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Chris Brewster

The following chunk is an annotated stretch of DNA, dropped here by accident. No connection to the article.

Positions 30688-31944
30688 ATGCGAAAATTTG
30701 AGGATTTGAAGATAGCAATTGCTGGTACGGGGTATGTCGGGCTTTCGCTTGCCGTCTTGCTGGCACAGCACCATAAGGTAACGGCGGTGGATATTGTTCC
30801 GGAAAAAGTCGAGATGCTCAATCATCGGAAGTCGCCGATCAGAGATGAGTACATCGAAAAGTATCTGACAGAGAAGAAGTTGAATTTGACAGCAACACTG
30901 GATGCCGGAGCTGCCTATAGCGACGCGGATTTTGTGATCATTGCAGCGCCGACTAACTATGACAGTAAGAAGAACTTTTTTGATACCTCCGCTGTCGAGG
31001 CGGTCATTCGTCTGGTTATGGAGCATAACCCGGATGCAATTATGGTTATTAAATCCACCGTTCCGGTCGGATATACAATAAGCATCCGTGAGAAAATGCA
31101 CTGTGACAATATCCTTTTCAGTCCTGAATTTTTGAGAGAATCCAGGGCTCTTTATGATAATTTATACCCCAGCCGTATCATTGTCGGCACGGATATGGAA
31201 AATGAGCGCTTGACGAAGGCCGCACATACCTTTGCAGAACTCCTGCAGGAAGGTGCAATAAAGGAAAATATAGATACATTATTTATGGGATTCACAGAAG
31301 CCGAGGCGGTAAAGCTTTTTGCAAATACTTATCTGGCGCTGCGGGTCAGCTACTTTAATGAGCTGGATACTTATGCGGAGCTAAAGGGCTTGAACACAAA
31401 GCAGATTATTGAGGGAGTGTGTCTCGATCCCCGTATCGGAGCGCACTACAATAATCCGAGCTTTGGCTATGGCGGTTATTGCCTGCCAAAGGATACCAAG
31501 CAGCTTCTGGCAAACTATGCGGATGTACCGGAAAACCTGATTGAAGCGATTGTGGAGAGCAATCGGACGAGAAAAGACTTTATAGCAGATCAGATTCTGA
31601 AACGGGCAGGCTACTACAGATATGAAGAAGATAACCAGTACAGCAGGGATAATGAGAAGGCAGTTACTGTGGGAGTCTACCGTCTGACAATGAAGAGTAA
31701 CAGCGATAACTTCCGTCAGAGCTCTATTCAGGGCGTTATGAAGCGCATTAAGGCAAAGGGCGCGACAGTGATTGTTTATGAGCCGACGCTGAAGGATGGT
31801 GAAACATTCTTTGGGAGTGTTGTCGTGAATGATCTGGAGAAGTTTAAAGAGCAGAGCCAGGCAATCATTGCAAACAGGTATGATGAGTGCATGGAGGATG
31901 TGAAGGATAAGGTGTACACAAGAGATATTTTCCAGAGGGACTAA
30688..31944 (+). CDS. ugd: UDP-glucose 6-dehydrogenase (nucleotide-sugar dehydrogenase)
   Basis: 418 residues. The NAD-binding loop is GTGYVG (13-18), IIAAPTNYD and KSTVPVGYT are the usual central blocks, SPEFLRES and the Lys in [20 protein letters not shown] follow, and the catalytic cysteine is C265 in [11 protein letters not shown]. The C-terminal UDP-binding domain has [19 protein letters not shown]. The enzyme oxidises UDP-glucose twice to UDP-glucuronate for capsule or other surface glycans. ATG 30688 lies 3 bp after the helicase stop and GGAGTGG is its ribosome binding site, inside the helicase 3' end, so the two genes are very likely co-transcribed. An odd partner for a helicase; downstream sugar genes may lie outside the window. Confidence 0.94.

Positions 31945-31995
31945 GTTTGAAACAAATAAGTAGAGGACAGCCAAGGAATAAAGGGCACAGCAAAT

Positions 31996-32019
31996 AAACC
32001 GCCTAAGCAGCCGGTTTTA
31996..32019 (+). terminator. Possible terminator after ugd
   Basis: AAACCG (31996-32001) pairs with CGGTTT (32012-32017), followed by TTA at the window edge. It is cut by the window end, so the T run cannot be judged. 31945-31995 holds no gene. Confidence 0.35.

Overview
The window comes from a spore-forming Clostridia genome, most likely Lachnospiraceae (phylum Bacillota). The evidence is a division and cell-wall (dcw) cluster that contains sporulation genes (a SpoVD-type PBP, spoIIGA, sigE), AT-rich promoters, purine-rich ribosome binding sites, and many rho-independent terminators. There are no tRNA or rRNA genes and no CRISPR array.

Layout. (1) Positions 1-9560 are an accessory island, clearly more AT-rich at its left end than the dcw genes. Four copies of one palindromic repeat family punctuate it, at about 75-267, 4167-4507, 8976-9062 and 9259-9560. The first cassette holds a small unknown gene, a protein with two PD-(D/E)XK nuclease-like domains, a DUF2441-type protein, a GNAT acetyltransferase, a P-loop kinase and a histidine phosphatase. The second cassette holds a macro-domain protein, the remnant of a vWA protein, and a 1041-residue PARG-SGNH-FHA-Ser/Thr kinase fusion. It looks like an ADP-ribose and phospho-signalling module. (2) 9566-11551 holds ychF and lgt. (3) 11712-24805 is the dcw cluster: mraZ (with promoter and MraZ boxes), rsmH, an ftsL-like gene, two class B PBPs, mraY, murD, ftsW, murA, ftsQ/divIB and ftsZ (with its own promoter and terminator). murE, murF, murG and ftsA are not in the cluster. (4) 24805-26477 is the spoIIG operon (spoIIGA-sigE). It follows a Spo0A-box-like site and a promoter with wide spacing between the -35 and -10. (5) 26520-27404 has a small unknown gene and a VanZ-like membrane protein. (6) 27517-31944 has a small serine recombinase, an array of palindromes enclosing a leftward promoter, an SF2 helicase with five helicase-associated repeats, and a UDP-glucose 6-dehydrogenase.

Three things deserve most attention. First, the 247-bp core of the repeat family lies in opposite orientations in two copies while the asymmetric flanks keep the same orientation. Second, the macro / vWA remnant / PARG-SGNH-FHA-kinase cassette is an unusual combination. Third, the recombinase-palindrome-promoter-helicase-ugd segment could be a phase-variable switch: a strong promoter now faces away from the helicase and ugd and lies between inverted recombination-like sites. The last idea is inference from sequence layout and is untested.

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  1. It’s been a minute … sorry about that. Life, you know? We’ve been dealing with some family stuff, work stuff. No different than anyone else, but unfortunately it manifests itself for me in neglecting my writing. Or at least my “unpaid” writing, since writing is what I’m doing full-time right now. Without anything much but lament to share personally, I wanted to share a piece of fiction I did for a writing contest. By way of background, this particular one is a flash fiction contest (1,000 words or less) and gives a genre, location and item that need to be incorporated into the story. This was romance, bonfire and eyeglasses. Random, yes, but at worst it makes for an interesting exercise. I’m pleased with how it came out, and the judges scored it pretty highly in my group. I’d love and appreciate any feedback. So, here you go … Dog’s Best Friend I saw her across the crowded yard full of humans, laying next to a bonfire while her person was shouting about some music she thought was really cool. I didn’t like her but I could tell right away that Guy – that’s what I can my human – really liked her. Like, REALLY liked her. That was a problem, because Guy had the worst taste in human women. I tried not to think about that because of her – the most beautiful long golden hair, the shiny beaded collar, her giant brown eyes … she was the prettiest thing I’d ever seen. And she was chewing on Loud Girl’s glasses, which had fallen to the ground without anyone but the two of us noticing. Slowly, I walked to where she was laying, busily slobbering all over those bright red glasses, and sniffed behind her. What a smell! And when she turned around, her brown eyes looked like two juicy treats in the reflection of the fire. But a second later, she was back at those glasses. How do I get her attention, I wondered, then I did the first thing that popped into my brain – I barked! Not a mean, “go away, mailman!” bark, but the soft one I use when I want to come inside but Guy’s not waiting right there for me. It worked, but not how I thought it would. She dropped the glasses, but Loud Girl looked down and saw how they’d been chewed on and yelled at my would-be love. “Skye! Bad girl!” she shouted, and the poor girl lowered her head with the saddest expression. Here’s my chance, I thought, as I laid beside her to console her. Guy made his move too, fumbling for a napkin to wipe the glasses off. His move was much better received than mine, as the woman smiled and took the napkin. My girl just kept her head down, looking broken. “She didn’t mean it,” I whispered as I leaned my head closer. “They just can’t tell when we’re making something better for them.” Finally, she lifted her head with a smile and touched her nose to mine. At the same time, Loud Girl had her head resting on Guy’s shoulder. So it was a happy bonfire for both of us. Guy made plans to return to the bonfire the next weekend but he got sick and we couldn’t go, so we planned to go the following Friday. I hoped that Skye hadn’t forgotten me. Two weeks can be a long time to remember someone you just met. On that Friday, I could tell Guy was excited because he put on that smelly cologne he only wore when trying to impress a human girl. I could smell it from the backyard while he was splashing it on in the bathroom. Yuck. “Now Chester,” he said as he put my best harness on me and attached the leash, “please try to be cool tonight. I really like this girl and I want her to like you too. OK?” I smiled – there’s no other way for them to understand us – and let him scratch my neck. What I wanted to say was, “I’ve got as much riding on this as you do, buddy. Don’t blow it for me.” The 10-minute drive seemed like hours but we finally arrived at the bonfire. During the drive, I learned the human girl’s name was Chloe, which is an OK name. I was rooting for Guy … his luck with human girls was really bad, and he deserved to find a good one who likes him as much as he likes them. As we walked to where the people were, Chloe was again talking loudly and waving her arms around, going on about something she just saw on the TV, which I found out is that weird window where human watch things and yell while other humans play games. When she saw us, she stopped for a second, smiled and waved, then went right back to talking again. I didn’t see Skye anywhere, which made me sad until I smelled the same smell from two weeks earlier and I knew she was close by. Sometime between the first time and then, she had a bath and it made her smell very sweet. She smiled when she saw me, walked over and touched our noses again, which made me very happy. I think Guy and Chloe were very happy too, because after that night she and Skye were around a lot. The humans talked about living together, and we got excited about that, but it didn’t last very long. Guy’s taste in human women was, again, not very good. But Chloe was nice enough to let Skye live with Guy and me when she left, and that makes her a good human in my eyes. She did take one of our puppies though, one of them lives on the farm where the bonfires happen, and one stayed home to live with us. When I think about how sad Guy was when Chloe left, it hurts my heart. But it didn’t last too long. We have a new human with us, and when they talking about something called a wedding they get very excited, so I think she’ll be here with us for a while. Skye gets sad about Chloe sometimes. It’s hard when your human goes away. But when she feels bad, she goes to our crate and pulls out something she hides under the blankets in the back – Chloe’s old glasses, which are covered with chew marks. Seeing those gives me a warm feeling, like when we first met. Chris Brewster writes from his home in Waverly, New York. You can see more of his writing here. Chris also recently released his first book, A Lab in The Lab, which you can find here. This column originally appeared on Chris's website in August 2022